The Great Training Robbery

I am writing this blog, taking into account an article I had read many years ago in the Indian Express editorial column regarding how schools, colleges, tuition and coaching classes, and other professional training companies, are fleecing everyone in the name of training!

And of course the title of my blog (and the original newspaper article) is derived from the wonderfully entertaining movie: The Great Train Robbery! In the movie, the antagonist Briggs is the hero; and Sean Connery depicted the character with charm. You love every wicked and clever move that he plans for the heist, and when he escapes with the loot, you clap! The entire story is based on an actual robbery that occurred on 8th August 1963 on a Royal Mail train going from Glasgow to Euston.

train lines

But I don’t clap at the loot that his happening in the education and training industry. There is hardly anyway that one can stop this trend, so everyone is jumping into the money making band wagon …………….to hell with all the principles of fair play in the education industry!

Is education (and training) a service industry or otherwise?

If education is perceived as a service, it is difficult to measure the ‘goodness’ of the service and if the customer is ‘happy’! The problem is that the customer is a student, and the paying client is the parents or someone else other than the student! So there is a mismatch of the person who receives the service (A) and the person who demands the service (B)!

The only way to judge the ‘goodness’ of the monies spent by B is if A is getting high marks, passing some exams, and getting into renowned colleges or obtaining a great job (if it is a high paying job, say in a multi-national company, then nothing like it!!).

For the poor, hapless, sincere and genuine student A, who cannot spend too much money on education, the ‘goodness’ of the service can only be measured many years later when they can apply what is learnt in real life situation. The cycle of return on investment is a very long one, and often the true meaning of what is learnt is completely lost!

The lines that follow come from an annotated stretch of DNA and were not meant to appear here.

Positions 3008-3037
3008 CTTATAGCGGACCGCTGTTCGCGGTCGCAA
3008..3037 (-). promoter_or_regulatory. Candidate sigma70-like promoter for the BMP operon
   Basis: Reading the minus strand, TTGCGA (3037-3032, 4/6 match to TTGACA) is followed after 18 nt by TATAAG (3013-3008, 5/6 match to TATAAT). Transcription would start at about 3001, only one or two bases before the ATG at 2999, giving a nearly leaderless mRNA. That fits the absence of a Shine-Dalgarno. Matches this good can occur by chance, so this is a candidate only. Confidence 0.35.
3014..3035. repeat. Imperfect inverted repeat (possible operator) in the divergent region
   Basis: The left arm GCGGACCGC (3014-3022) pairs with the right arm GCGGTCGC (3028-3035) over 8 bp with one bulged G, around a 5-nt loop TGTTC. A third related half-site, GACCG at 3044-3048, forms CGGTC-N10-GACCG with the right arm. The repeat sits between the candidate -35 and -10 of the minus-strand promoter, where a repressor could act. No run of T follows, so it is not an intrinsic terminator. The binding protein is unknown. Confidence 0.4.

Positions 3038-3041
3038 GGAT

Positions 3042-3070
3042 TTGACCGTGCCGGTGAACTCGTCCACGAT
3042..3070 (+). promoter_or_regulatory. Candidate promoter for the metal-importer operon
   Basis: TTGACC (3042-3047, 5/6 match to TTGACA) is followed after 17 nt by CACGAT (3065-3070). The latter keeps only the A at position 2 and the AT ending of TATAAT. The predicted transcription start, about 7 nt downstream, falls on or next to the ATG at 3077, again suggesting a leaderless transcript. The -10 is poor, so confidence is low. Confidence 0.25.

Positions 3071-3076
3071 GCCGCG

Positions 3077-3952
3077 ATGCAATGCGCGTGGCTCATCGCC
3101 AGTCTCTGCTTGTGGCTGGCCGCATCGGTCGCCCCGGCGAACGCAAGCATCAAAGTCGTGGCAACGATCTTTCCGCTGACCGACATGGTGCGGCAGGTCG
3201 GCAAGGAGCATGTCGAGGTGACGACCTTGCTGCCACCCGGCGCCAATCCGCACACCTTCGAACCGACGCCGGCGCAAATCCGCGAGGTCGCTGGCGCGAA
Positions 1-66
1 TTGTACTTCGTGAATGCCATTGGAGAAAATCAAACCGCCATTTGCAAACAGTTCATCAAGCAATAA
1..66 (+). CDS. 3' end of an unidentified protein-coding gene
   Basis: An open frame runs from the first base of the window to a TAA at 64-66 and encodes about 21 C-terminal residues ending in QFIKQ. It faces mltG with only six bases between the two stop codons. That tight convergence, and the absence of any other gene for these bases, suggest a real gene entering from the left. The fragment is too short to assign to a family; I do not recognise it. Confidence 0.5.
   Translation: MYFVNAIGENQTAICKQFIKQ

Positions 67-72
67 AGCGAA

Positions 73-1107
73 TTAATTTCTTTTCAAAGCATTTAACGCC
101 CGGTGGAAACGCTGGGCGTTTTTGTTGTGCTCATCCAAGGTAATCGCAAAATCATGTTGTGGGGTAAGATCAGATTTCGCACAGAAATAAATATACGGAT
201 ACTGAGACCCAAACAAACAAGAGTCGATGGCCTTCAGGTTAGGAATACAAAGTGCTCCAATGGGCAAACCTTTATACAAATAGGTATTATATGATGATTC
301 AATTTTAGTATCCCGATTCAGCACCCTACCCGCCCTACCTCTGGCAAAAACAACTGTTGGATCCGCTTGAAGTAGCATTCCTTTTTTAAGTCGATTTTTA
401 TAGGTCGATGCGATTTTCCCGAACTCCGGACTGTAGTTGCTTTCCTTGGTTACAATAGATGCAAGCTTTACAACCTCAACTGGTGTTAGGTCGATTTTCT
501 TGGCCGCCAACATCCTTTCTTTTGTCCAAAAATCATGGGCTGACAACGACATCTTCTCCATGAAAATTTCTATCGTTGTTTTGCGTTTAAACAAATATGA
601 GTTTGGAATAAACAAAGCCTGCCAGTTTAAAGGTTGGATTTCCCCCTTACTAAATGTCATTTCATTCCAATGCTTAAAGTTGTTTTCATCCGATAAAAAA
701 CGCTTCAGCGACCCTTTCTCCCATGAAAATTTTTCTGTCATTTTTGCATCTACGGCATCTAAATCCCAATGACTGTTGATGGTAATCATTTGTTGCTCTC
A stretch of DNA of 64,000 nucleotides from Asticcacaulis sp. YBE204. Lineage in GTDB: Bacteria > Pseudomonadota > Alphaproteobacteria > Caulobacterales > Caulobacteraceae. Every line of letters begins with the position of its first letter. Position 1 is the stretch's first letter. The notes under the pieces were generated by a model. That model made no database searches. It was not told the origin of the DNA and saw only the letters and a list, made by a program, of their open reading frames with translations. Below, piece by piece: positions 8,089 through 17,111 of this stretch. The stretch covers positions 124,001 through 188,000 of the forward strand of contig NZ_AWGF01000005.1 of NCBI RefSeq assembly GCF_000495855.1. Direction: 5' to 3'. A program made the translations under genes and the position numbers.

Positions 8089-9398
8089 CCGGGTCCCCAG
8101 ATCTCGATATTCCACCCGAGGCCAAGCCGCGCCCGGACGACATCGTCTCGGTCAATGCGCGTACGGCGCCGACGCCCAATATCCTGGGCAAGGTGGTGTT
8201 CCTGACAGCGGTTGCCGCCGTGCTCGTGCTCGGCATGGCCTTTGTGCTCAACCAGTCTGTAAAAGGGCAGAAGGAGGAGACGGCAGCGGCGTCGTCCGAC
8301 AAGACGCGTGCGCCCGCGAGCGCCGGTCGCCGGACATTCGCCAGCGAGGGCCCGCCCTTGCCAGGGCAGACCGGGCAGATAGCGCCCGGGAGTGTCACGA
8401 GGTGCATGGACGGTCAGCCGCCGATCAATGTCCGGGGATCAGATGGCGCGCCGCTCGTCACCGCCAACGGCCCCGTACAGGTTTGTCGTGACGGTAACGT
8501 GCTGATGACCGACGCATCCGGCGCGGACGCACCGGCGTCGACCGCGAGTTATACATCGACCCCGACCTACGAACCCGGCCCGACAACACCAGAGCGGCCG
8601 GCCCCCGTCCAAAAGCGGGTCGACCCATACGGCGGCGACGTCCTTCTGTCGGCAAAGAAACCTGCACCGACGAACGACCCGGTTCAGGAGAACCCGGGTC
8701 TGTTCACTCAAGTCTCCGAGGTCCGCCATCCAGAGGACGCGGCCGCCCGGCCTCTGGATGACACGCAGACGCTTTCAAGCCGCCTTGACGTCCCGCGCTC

If education and training is perceived as a product industry, then again there is a problem! The gratification on the monies spent happens many many years later……………it is unlike buying a soap or a pizza! Therefore, the ‘goodness’ of the product is hard to measure in short term.

Getting any formal education is a long, lonely and almost a personal journey………….and if the journey does not end with a meaningful and fulfilling job and life, it is a meaningless journey! (Of course, learning anything should be lifelong joy and a hobby………..but that is a point far apart from the main focus of this blog)

A few episodes that come to my mind right now (read somewhere on the net) and would like to narrate them:

  • A history teacher from Yale moved to a community college. The students at Yale came from affluent background, and recommending them some expensive books to buy and read, was not a problem. But when he did the same to the students at the community college, the students asked: “If I buy a $50.00 book, how will it help me in future?” That’s when the teacher realized that measuring a return on investment in education, and justify the costs, is a very difficult thing!
  • A vice president of a reasonably reputed training industry in India went to jail because parents demanded that the money they had paid for coaching their children did not give quality education as promised, and the teachers provided were hardly teaching anything! This was nothing but cheating!



Earlier in my blog: , I have written how this great training robbery may be avoided, and perhaps halted all together.

Let’s hope that education and training is not perceived as a ‘social service’ by the providers on one hand (which implies indifference and low quality since it is a social service), and on the other hand it is not perceived as a robbery by those paying for it.

So let’s hope and pray for the best for the Generation Next that none of them feel robbed while taking their education!



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